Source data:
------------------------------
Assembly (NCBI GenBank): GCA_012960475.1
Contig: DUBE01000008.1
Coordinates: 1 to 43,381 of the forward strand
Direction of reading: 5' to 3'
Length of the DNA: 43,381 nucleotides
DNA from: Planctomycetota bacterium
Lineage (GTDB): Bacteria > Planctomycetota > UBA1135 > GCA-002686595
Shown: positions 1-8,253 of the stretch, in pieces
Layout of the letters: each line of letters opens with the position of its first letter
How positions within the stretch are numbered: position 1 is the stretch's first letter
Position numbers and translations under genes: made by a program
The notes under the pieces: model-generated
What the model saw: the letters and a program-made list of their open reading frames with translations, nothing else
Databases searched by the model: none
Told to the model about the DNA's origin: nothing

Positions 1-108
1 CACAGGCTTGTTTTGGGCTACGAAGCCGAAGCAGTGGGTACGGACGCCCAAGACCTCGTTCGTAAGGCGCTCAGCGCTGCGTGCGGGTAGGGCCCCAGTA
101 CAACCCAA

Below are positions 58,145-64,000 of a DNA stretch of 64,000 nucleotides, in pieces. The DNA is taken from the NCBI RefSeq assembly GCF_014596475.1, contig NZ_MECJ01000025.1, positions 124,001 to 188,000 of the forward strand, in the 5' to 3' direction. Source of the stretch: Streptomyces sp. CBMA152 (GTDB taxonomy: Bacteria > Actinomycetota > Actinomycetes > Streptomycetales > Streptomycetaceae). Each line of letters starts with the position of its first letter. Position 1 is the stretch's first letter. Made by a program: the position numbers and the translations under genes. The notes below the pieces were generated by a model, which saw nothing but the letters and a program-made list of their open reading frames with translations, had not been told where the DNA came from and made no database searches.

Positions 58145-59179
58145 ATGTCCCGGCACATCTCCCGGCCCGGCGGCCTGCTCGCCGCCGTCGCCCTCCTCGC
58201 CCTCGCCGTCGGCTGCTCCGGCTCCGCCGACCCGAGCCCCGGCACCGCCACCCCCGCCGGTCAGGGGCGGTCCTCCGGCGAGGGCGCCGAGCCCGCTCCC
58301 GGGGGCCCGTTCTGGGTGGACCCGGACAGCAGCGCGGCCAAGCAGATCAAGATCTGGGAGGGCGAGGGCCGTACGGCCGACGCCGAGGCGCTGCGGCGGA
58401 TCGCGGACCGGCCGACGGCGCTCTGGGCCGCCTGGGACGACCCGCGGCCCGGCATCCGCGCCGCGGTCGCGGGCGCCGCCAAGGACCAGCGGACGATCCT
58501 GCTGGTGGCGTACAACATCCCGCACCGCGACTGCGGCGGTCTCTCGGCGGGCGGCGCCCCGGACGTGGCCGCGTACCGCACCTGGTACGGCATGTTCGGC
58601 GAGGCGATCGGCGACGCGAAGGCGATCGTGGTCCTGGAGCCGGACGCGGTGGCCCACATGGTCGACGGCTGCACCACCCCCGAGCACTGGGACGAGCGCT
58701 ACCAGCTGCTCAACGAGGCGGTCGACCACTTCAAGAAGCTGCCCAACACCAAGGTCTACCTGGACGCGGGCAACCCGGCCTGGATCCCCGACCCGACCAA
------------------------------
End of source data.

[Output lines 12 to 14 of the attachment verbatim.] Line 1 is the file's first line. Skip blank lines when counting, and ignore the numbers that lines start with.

The notes under the pieces: model-generated
What the model saw: the letters and a program-made list of their open reading frames with translations, nothing else
Databases searched by the model: none